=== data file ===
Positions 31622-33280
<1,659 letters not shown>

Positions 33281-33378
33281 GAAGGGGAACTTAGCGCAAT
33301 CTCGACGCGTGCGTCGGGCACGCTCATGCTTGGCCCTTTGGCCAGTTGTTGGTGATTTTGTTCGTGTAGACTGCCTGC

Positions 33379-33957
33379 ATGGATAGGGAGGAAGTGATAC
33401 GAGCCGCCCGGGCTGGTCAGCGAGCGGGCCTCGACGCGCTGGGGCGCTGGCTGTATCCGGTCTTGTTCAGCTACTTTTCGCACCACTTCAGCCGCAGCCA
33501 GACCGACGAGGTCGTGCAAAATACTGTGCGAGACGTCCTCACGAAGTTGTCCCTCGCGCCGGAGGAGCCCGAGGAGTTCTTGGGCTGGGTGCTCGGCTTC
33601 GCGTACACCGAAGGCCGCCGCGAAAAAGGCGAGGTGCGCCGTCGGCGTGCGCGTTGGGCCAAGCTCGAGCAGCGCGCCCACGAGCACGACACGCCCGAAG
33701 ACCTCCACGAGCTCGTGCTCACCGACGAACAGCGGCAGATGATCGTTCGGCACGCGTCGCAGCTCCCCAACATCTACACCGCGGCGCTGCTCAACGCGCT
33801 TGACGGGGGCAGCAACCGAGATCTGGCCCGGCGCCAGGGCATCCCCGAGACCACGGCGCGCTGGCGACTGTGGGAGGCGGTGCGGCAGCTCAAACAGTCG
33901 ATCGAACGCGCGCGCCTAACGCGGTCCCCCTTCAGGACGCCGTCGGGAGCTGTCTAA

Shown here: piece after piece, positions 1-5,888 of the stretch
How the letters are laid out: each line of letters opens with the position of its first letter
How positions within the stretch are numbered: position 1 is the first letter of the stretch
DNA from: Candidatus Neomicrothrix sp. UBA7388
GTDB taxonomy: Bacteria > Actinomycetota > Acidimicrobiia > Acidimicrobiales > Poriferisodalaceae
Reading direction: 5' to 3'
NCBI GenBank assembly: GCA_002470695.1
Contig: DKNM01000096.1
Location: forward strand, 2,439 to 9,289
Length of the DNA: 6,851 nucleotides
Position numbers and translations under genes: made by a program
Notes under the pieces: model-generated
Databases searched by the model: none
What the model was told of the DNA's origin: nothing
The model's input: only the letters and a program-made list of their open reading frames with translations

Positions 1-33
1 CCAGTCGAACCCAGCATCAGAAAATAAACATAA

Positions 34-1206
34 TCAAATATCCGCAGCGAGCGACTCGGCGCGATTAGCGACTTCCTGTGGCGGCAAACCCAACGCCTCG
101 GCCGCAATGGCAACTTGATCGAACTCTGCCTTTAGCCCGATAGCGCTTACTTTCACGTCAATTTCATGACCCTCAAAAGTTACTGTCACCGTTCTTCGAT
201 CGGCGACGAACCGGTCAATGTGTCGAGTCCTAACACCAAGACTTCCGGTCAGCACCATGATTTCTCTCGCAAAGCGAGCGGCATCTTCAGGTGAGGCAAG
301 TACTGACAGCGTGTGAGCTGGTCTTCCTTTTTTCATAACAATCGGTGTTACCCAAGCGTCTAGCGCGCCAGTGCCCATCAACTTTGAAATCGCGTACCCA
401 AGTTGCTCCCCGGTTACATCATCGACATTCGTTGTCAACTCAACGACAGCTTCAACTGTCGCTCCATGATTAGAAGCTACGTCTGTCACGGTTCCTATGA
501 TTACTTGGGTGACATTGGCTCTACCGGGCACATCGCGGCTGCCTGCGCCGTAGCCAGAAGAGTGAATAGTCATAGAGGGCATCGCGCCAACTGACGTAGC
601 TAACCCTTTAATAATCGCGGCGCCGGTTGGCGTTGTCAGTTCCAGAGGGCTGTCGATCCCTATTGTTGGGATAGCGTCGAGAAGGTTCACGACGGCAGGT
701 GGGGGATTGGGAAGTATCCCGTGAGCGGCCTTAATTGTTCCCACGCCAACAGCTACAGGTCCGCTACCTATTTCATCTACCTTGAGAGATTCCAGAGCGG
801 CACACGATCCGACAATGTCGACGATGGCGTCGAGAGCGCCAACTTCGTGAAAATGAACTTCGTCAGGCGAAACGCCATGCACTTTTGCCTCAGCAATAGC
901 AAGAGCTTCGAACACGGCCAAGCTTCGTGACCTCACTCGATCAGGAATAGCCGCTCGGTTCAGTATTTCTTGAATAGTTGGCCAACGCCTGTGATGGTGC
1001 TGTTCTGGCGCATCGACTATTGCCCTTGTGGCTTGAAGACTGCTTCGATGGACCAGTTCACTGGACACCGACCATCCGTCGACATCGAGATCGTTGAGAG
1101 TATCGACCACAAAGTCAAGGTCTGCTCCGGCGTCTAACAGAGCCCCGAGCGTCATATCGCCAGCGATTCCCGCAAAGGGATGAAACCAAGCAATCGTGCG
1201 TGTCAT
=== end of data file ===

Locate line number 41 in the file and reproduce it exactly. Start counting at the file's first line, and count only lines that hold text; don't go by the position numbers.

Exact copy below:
901 AAGAGCTTCGAACACGGCCAAGCTTCGTGACCTCACTCGATCAGGAATAGCCGCTCGGTTCAGTATTTCTTGAATAGTTGGCCAACGCCTGTGATGGTGC